As I walked towards the Juicy Café in the Washington State Convention Center on the Saturday of Emerald City Comicon to meet for my interview with nerd-rock icons Jonathan Coulton and Paul and Storm, brandishing my scarf/headband of the squid kids from Splatoon and my Omocat hoodie of the Pokémon Gengar, I couldn’t help but think of whether or not I would be making an ass of myself presenting myself this way in a professional interviewing environment. But then I remembered we were at Comicon, where its attendees are all but encouraged to express themselves in whichever unconventional methods they please, and suddenly I didn’t quite feel so stupid presenting myself in front of people I have so much respect for.
On the second day of Comicon, Friday, the 8th, lauded nerd-rock heavyweights Jonathan Coulton and his trusty openers Paul and Storm took to the Triple Door stage for two acoustic shows in one night, with the help of in-town locals Molly Lewis and Angela Webber from The Doubleclicks. I was at the all-ages show at 7:00, and it was one of the most communal live performances I’ve ever been to. The Triple Door is already a pretty intimate venue to begin with regardless of who you’re seeing, but throw in the amount of stage banter and unexpected, off-the-cuff detours thrown in throughout the intermission-free two-hour performance, and it was hard not to feel completely welcome and won over by what we in the audience were all treated to and a part of.
Following their pair of sold-out shows on Friday night, I met with Jonathan, Paul and Storm to ask them more about the thought process behind their live dynamic, their thoughts on the Seattle music scene, and the original edge of the annual JoCo Cruise.
NWMS: “So you guys played a couple sold-out shows at the Triple Door last night, right? How did those shows go?”
Jonathan: It was great. Seattle’s a great town for us to play. It’s a pretty nerdy town. *laughs* The Triple Door is a fantastic room, it sounds really great. I haven’t been doing a lot of touring over the last few years because I’ve been working on a new album, and prior to that I was touring with a band, so for me to be up there doing an acoustic show in a small-sized room was a real pleasure. I forgot how much I liked it. It’s a really nice sing-along vibe that happens.
Storm: It felt like old times. We used to tour quite a bit in the late aughts, and it was just nice to get out there. Seattle has always been the core of the fans. If we had to pick three cities that had the best enthusiasm, Seattle would always make that list.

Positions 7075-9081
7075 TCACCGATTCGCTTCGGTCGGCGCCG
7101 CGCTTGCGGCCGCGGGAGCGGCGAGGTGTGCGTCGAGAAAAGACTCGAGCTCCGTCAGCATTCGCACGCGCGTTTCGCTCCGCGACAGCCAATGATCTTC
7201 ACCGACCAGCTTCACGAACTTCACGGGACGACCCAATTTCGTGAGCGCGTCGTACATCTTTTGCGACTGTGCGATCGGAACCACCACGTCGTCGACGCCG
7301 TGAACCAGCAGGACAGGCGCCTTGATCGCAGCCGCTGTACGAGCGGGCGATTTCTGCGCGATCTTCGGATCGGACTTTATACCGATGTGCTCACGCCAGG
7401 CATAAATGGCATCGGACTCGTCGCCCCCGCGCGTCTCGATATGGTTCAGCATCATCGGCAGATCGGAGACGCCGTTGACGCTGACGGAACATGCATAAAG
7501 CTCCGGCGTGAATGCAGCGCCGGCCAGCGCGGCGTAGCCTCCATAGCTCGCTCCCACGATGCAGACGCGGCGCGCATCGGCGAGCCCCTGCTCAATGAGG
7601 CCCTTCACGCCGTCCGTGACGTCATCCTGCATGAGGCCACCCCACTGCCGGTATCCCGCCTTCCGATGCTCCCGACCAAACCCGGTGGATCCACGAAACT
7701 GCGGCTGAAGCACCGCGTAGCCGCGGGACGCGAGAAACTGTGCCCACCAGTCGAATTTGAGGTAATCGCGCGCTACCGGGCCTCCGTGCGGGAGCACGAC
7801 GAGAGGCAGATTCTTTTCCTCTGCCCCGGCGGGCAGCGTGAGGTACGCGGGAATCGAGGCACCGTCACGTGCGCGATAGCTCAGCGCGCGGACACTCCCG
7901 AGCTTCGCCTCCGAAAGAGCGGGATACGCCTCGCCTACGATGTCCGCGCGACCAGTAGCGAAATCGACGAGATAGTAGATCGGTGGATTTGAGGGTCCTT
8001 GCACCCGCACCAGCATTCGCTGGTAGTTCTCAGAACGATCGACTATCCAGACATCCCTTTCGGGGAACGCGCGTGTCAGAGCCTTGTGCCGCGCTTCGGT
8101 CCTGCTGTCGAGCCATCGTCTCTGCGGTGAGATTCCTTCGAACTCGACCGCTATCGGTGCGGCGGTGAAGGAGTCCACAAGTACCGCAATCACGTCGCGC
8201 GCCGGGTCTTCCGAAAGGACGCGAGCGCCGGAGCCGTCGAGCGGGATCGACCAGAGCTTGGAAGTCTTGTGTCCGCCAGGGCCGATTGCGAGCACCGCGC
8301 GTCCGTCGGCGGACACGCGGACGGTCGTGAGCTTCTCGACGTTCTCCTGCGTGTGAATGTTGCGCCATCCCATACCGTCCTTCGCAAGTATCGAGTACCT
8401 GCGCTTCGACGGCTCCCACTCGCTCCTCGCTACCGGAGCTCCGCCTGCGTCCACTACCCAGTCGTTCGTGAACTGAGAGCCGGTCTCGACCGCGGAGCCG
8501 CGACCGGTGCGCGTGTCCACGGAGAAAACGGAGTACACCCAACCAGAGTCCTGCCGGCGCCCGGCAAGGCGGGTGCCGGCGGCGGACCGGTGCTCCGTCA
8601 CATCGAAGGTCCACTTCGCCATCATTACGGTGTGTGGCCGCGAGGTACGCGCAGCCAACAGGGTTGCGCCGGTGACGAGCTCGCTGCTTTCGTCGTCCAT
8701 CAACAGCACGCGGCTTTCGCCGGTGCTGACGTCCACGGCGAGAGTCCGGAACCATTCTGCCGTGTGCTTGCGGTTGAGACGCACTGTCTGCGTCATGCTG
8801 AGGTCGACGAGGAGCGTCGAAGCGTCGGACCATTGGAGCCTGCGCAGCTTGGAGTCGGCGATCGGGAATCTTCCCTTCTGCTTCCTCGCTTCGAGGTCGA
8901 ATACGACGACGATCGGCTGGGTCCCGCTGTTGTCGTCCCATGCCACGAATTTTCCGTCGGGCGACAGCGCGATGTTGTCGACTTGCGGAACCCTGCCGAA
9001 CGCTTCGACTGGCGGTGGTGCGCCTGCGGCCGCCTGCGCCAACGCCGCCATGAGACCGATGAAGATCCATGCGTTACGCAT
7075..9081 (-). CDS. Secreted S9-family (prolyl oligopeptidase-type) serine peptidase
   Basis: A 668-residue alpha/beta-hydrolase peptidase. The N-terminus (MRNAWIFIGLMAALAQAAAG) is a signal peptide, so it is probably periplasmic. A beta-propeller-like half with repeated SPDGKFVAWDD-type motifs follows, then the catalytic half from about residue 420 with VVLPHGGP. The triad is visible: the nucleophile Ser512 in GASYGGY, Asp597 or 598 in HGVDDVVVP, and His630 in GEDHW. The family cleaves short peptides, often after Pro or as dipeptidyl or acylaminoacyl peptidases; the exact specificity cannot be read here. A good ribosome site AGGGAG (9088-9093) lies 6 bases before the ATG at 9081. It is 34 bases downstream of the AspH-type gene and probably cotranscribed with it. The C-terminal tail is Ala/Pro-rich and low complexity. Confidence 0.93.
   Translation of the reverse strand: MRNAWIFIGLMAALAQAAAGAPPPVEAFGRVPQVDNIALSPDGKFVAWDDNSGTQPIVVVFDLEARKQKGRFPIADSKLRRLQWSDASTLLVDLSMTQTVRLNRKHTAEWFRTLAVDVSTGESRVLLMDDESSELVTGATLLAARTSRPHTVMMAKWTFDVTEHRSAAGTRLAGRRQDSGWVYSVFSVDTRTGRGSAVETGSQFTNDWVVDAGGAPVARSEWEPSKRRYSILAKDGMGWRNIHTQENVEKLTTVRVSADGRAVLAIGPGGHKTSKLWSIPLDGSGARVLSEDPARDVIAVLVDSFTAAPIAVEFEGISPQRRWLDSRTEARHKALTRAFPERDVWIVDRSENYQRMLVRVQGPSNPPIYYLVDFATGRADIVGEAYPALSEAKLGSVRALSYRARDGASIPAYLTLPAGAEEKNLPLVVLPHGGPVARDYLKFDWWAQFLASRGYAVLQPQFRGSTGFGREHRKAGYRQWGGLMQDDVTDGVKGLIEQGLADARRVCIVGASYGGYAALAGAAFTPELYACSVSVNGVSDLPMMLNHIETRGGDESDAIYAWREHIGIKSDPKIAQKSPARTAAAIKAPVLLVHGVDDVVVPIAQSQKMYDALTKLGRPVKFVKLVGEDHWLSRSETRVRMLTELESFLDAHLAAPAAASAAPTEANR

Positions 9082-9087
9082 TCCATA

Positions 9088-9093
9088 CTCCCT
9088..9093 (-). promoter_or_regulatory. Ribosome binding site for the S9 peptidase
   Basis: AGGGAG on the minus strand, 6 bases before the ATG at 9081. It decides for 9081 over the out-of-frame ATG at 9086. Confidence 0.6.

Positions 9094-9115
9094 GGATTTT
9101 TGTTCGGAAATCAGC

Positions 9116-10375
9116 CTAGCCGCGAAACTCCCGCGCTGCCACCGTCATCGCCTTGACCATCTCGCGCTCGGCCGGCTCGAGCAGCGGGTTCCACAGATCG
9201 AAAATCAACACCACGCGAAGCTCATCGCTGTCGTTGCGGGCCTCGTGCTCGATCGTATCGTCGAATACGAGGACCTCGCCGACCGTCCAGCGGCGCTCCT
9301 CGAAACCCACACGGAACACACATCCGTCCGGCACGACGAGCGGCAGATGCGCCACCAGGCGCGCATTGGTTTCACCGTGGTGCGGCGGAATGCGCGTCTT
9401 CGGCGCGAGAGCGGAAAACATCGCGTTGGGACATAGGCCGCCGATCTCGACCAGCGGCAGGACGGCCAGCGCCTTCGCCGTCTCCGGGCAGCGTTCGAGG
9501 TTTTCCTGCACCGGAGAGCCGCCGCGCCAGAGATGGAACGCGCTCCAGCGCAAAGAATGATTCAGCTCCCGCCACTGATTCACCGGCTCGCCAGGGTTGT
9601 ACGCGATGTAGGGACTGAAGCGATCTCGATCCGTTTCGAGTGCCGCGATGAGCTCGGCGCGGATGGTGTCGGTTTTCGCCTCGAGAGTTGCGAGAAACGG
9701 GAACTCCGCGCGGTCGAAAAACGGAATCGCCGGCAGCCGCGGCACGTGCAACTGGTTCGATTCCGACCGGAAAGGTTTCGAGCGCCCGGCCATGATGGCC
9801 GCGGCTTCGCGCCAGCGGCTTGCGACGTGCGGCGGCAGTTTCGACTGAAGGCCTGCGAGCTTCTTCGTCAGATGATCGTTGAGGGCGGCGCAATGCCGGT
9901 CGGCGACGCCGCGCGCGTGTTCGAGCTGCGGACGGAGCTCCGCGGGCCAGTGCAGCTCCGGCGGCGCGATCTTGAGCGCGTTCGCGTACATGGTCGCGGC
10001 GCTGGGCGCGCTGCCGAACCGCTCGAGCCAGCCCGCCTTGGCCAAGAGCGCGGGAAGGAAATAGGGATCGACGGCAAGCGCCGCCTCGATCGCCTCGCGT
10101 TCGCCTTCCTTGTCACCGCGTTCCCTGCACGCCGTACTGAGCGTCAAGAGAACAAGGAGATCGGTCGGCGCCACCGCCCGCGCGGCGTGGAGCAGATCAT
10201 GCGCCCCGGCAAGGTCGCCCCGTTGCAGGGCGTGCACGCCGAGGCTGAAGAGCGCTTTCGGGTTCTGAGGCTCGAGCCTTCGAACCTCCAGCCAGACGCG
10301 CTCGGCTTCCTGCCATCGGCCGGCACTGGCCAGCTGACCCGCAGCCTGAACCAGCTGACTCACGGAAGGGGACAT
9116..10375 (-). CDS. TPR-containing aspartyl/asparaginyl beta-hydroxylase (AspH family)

Paul: It’s definitely one of our home bases, I’d say.
Jonathan: When I first started touring, Seattle was the city where I first – y’know, when you’re just starting as a musician, you play in the city where you live in all the time – Seattle was the first place I went to play where a bunch of strangers showed up to see me play and already knew my songs, and I was like, ‘What is happening?’
NWMS: “At the performance last night, there was a huge feeling of togetherness, where the people on stage and the people in the crowd were equals; nobody was lording over each other, and there was no barrier between the openers and the main event. How do you get that feel of unity, does it come from the power of friendship?”
Jonathan: *laughs* That’s a lovely question, and a lovely observation, thank you for saying it. I think that’s true. We are good friends, and as a fan of things and performances, I always enjoy myself the most when the people on stage are enjoying themselves the most, so I think that when I approach it, I really try to do what’s fun, even if it’s not what you’re “supposed” to do and what is expected.
Paul: You saw the “Walking on Sunshine” bit, didn’t you?
Jonathan: That’s obviously a thing that, some might say it’s a little misguided to launch into a completely improvised, sad version of “Walking on Sunshine” by Katrina and the Waves in the middle of your show, but it sounds like the most fucking fantastic idea in the world to me.
Storm: And it’s all the sort of stuff we would do anyway just in the tour van back in the day, just mess around. We enjoy songs, we enjoy singing, and we enjoy messing around. We just put that on display; it’s not like we throw on some mask when we get on stage, we’re just ourselves out there, and we just do the sorta stuff we enjoy and hope that people enjoy it.
“How do you decide what songs you’re going to do when you go into a set? Because you have so many great songs, how do you choose out of all them which ones to do?”
Jonathan: Well, as you have pointed out, I bear the burden of having too many great songs to fit into one set. *laughs* I mean honestly, I do have to kind of pick and choose, because everybody has their own favorite, and I’m always thinking about the people whose favorite is a lesser-known song, because if I just did the top 10 most popular songs, then we wouldn’t ever get to the other ones, and those people that really like those ones would be disappointed.